- Dennis Smith Jr. has had a whirlwind season, from being traded from the Dallas Mavericks to the New York Knicks to participating in the dunk contest weeks later.
- Smith said he had fun in the dunk contest, which included him jumping over rapper J. Cole, despite not winning.
- Smith said he’s adjusting well to New York, but said many fans don’t realise the logistical details that go into being traded to a new team.
- Smith also discussed the famous story about eating octopus with Phil Jackson before the draft and when he realised Luka Doncic was the real deal.
- Follow all of Business Insider’s NBA All-Star Weekend coverage here >
It’s been a whirlwind season for Dennis Smith Jr.
The 21-year-old, second-year guard was floated in trade rumours with the Dallas Mavericks, then eventually traded to the New York Knicks as part of the Kristaps Porzingis blockbuster. After just two weeks with the Knicks, he headed down to Charlotte, North Carolina, to participate in the AT&T Slam Dunk Contest at All-Star Weekend.
While promoting Mountain Dew from Charlotte, Smith spoke to Business Insider about his dunk contest experience – which included jumping over J. Cole – the trade to the Knicks, eating octopus with Phil Jackson, Luka Doncic, and more.
Scott Davis: You’ve had a few hours now to reflect on the dunk contest. I’m curious what your feelings on it were. How did it go?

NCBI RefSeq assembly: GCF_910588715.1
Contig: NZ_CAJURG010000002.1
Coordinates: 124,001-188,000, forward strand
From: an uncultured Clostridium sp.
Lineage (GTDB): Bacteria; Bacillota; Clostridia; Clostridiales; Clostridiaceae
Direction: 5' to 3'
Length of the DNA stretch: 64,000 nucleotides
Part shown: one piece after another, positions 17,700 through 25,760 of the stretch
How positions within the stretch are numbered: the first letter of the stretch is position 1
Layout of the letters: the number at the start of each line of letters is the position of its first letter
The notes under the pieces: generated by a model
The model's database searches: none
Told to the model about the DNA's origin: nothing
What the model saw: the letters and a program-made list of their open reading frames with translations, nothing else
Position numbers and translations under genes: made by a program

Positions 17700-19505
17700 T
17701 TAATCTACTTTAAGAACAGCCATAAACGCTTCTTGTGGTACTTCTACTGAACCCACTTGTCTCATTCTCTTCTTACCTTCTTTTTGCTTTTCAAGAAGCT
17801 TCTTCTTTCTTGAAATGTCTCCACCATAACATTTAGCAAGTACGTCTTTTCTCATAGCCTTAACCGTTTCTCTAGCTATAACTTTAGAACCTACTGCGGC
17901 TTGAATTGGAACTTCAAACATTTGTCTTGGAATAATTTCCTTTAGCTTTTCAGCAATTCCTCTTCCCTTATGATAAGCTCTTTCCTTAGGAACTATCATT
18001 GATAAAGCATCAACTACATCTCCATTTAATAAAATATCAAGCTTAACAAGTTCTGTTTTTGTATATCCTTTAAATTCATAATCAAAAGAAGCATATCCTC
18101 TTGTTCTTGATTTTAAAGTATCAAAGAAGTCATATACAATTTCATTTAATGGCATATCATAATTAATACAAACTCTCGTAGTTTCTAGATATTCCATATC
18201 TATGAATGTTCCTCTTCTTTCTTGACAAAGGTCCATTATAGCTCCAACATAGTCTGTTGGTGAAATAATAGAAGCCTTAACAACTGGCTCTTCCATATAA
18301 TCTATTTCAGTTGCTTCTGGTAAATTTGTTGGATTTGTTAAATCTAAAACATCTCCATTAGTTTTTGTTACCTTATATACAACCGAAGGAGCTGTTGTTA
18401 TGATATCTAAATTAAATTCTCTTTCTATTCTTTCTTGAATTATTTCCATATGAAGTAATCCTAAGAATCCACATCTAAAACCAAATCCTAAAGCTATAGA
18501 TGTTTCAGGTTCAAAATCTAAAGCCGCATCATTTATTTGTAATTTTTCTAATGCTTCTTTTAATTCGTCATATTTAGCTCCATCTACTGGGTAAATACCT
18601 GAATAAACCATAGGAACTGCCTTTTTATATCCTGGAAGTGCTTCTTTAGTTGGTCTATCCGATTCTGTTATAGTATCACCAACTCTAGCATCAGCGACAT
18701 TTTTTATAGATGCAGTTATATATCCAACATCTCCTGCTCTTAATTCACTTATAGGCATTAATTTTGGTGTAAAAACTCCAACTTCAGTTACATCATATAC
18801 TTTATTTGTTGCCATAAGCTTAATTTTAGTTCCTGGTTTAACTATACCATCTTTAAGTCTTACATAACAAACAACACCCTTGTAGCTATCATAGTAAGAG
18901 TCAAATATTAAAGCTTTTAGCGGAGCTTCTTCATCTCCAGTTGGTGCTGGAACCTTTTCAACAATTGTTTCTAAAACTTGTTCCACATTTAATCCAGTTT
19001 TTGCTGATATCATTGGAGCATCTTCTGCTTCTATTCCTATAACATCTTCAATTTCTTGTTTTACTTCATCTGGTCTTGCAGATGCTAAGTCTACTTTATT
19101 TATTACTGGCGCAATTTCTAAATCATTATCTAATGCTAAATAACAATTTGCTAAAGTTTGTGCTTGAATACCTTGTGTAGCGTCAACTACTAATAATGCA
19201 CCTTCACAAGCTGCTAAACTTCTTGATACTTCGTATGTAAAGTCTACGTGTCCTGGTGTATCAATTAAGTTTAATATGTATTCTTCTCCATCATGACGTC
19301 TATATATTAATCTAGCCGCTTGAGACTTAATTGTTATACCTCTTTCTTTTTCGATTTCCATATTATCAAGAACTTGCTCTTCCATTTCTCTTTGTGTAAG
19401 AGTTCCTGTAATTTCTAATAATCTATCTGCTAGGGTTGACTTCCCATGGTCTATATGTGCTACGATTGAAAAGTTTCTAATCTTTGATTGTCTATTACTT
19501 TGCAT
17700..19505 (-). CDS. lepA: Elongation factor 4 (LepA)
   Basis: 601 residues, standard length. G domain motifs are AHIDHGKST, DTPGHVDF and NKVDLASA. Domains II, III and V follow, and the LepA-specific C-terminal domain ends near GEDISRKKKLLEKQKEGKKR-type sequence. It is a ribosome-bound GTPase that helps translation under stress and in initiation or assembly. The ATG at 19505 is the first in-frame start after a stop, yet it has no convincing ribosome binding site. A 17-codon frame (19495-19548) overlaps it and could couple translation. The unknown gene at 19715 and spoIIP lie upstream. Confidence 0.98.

Dennis Smith Jr.: I had fun. I had fun. I think that’s the biggest thing. I enjoyed it. Put on a show for the fans. Just gave them a little contest to remember.
Davis: How long did it take you to convince J. Cole to let you dunk over him? Was he scared?
Smith: Nah, he wasn’t scared about that part. He was more so worried about throwing a lob. So that was the issue with him last year – he didn’t wanna throw the lob. But jumping over him, he had no worries about that.
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Davis: Who would be your next choice for a famous person to jump over?
Smith: Spike Lee.
Davis: You might have a chance – he’s at Madison Square Garden pretty often.
Smith: I met him last night for the first time. I chopped it up with him for a little minute. I salute him. He’s a legend and things of that nature.
Davis: Do you have a strict diet to stay light and be able to jump like you do? Do you have any diet advice?
Smith: Eat Bojangles [laughs]. That’s what I grew up on, man. You know, I’m country. So, I really just eat. I eat whatever is good to me right now. I’m sure that will change as I get older, but I just work whatever I eat off.
Davis: I asked Sacramento Kings guard De’Aaron Fox this and he said he actually just has to eat a lot to keep weight on. Are you like that?
Smith: Nah, I put on weight easily. I put on weight easily. I think I get that from my mama.
Davis: There was a story from before the draft when you were interviewing with the Knicks, and-
Smith: And I ate some octopus with Phil Jackson [laughs].
Davis: Yes. Have you had it since?
Smith: Yeah, I actually like octopus, man. You know, when it was forced upon me, it was awkward. I didn’t think my taste buds were working no more at the time. But yeah, I like octopus now.